10 Essential David Cronenberg Films You Need To Watch
When it comes to the films of David Cronenberg, average movie-goers and critics alike either love him or hate him. There are tons of critics and censors out there that have dismissed Cronenberg’s films as “gross-out” cinema, purely created for shock value. Film critic, Roger Ebert, once referred to one of Cronenberg’s films as “reprehensible trash.” Sure, if one looks at his films on the surface, most can be repulsive, and some just downright disturbing. They are most certainly not suitable for everybody’s palette.
Cronenberg has crafted a vast assortment of films over the past three decades or so. His film catalog spans across most genres; horror, science fiction, drama, even some comedy. Some, if not most of his films are not even classifiable. Here are 10 films crafted by David Cronenberg that every celluloid enthusiast should view at least once in their lifetime.
10. eXistenZ (1999)
eXistenZ takes gaming to an entirely innovative, virtually grotesque level. This film begs to ask the questions of, “What exactly is our reality?” Personal, spinal “bio-ports” are used for gaming instead of gaming consoles. Lines are blurred between organic and mechanical material. Virtual reality blends seamlessly with the real world. Free will becomes a disorienting illusion. The line between human beings and the technology that they create becomes distorted.
David Cronenberg wrote an extremely clever script for this film. Another perfectly complimentary score by Howard Shore gives the film a haunting yet surreal feel to the film’s structure. The special effects and props created for this film visually give an organic, “fleshy” feel to the cold technology of video gaming.
Video game “pods” resemble exterior organs of the human body. They pulse. They wiggle. They even squeal. Also, Jennifer Jason Leigh is striking in the film as game designer Allegra Geller. She exudes a certain intelligent presence that is perfect for a Cronenberg heroine.
9. Dead Ringers (1988)
David Cronenberg and gynecology are two things that frighteningly go together all too well. The plot is based around Jeremy Irons two main characters, which he expertly plays. They are identical twin gynecologists, Beverly and Elliot Mantle. Elliot is a womanizer and fraternizes with the brothers’ gynecological clientel, giving Beverly is scraps, so to speak. That is, until Beverly falls in love with one of Elliot’s former conquests.
The usual gore associated with David Cronenberg becomes somewhat yielding in this film. It really didn’t warrant the massive amounts of blood and guts found in most other Cronenberg films. Of course, there are pieces of grotesque found throughout the film. For instance, Beverly has hallucinations of “altered” female reproductive organs after becoming addicted to drugs.
8. The Brood (1979)
The Brood is hard to explain. It’s almost like David Cronenberg was creating a fictional, parallel world to visually display a metaphor for the misfortune parents experience when they come to the realization that their bad habits and negative qualities are passed down to their children.
Cronenberg takes an issue as finite and harsh as that of a troubled marriage and broken family and creates a film that is upside down and is as disgusting as it is surreal, but to a point. Cronenberg himself was experiencing the demise of his own marriage and a harsh custody battle while he was writing the script for The Brood.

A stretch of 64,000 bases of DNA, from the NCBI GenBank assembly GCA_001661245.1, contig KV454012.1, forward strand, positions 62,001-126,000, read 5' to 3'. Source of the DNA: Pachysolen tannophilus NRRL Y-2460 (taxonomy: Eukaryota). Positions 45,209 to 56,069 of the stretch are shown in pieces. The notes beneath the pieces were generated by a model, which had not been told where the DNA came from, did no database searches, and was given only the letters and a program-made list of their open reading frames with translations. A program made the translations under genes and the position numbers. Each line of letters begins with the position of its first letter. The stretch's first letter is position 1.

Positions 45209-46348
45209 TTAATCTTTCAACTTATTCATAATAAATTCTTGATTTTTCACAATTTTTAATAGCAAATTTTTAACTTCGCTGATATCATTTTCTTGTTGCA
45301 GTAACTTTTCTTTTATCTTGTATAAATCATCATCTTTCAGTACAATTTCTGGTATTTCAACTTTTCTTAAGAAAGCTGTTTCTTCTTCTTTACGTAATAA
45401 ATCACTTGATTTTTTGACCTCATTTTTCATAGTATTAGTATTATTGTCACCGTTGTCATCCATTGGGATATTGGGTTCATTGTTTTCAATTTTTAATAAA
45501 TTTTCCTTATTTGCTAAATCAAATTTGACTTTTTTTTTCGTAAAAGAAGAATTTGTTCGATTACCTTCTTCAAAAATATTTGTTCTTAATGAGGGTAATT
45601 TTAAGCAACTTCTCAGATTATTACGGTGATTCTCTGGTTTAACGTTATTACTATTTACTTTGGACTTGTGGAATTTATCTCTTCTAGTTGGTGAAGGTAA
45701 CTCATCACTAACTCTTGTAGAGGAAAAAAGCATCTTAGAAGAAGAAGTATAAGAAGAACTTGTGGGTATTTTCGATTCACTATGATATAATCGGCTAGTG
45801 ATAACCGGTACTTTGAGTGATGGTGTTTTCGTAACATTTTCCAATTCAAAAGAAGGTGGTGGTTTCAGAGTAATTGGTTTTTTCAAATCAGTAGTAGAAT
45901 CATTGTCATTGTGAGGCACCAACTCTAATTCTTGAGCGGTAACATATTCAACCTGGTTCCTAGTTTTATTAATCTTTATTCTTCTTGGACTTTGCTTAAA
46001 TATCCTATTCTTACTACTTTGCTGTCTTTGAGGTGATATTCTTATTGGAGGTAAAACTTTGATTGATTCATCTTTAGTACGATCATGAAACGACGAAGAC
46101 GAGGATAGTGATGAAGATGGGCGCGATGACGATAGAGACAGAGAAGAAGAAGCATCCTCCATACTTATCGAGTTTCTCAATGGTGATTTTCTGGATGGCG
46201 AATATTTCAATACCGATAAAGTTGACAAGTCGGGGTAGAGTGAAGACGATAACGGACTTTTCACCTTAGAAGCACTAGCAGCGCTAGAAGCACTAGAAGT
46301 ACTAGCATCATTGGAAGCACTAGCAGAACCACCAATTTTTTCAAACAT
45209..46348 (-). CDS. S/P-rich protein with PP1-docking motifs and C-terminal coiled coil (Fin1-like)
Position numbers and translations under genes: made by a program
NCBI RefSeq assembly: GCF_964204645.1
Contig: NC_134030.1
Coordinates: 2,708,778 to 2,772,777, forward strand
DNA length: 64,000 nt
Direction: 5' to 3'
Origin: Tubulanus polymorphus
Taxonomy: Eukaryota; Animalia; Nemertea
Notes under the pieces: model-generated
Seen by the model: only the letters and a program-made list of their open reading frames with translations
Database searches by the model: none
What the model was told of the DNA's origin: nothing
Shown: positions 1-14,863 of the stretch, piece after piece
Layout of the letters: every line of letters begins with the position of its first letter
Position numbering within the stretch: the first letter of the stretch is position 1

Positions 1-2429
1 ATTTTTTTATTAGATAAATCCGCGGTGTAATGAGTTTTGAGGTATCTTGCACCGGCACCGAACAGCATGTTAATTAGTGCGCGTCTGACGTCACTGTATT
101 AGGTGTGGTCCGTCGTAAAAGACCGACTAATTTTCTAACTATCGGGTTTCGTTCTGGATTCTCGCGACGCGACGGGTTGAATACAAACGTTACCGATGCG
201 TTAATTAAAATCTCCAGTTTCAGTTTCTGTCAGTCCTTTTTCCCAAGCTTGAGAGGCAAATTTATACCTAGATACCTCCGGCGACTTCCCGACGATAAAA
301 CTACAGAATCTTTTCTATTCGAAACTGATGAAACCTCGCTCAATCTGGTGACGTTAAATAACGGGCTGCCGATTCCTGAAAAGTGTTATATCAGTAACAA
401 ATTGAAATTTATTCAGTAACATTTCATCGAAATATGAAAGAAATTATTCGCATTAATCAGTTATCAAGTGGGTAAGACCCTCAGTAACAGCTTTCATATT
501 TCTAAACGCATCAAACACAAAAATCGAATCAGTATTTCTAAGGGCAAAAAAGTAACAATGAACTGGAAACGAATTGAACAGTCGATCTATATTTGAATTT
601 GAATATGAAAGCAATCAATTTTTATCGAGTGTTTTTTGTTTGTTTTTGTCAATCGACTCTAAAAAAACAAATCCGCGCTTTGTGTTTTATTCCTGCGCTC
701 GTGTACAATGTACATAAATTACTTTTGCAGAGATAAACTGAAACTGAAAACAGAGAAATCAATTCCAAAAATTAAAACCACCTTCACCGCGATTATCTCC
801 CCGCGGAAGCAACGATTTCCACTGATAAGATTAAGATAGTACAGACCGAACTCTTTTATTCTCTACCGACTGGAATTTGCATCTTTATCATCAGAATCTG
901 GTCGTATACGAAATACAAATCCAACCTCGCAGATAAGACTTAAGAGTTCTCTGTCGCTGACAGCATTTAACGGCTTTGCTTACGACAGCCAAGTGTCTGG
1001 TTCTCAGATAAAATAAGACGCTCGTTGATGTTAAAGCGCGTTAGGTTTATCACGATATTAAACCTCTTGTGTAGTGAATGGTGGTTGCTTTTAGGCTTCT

Maybe it was his way of publically debating the effects of psychotherapy, which was popular at the time? Maybe it was made for pure exploitation purposes, which would explain the far-out and extremely grotesque ending? The reasons behind David Cronenberg creating this film have pretty much been unnamed, although he has stated once that he wished for this film to be the “realistic Kramer vs. Kramer.”
7. The Fly (1986)
Sometimes, a remake is a good thing. Sometimes, filmmakers can take the premise of a classic film and spin it to where it becomes their own masterful creation. David Cronenberg did just that and more with The Fly. He created such a primal, almost gut-wrenching at times, atmosphere to this film that it evidently bypasses the camp of the original film and cut straight for visceral emotion involved in personal tragedy.
The casting of Jeff Goldblum as scientist Seth Brundle and Geena Davis as reporter Vernoica Quaife was truly ideal for this film as their on-screen chemistry and stellar performances made the film’s tragedy that much more genuine. The raw emotion between the two central characters during the visual undoing and ultimate demise of Seth Brundle is absolutely mesmerizing. It successfully captures the emotional parallels the witnessing of a loved one ailing of a fatal disease.
6. Rabid (1977)
Ex-porn star Marilyn Chambers stars in this grotesque science fiction/horror film, executively produced by none other than Ivan Reitman. After surgery following a motorcycle accident, she develops a hole underneath her arm which sprouts a stinger that she uses to feed off of other people’s blood. In turn, she infects those people with same rabid bloodlust. It’s like 70s exploitive sex film meets disease meets blood-crazed, sexually-transmitted zombies, STZs, if you will. What’s NOT to love?
While Rabid is not too far from being almost exactly like David Cronenberg’s Shivers, or They Came From Within, it brought to the screen an x-factor. The film’s style, its cool, Canadian charm, and the marginal but effective star power that Marilyn Chambers brought to the screen created a crafted, easy flowing fictional setting. This was missing from Cronenberg’s first attempt at a film of this nature with Shivers. There are also a few good scares to be found.
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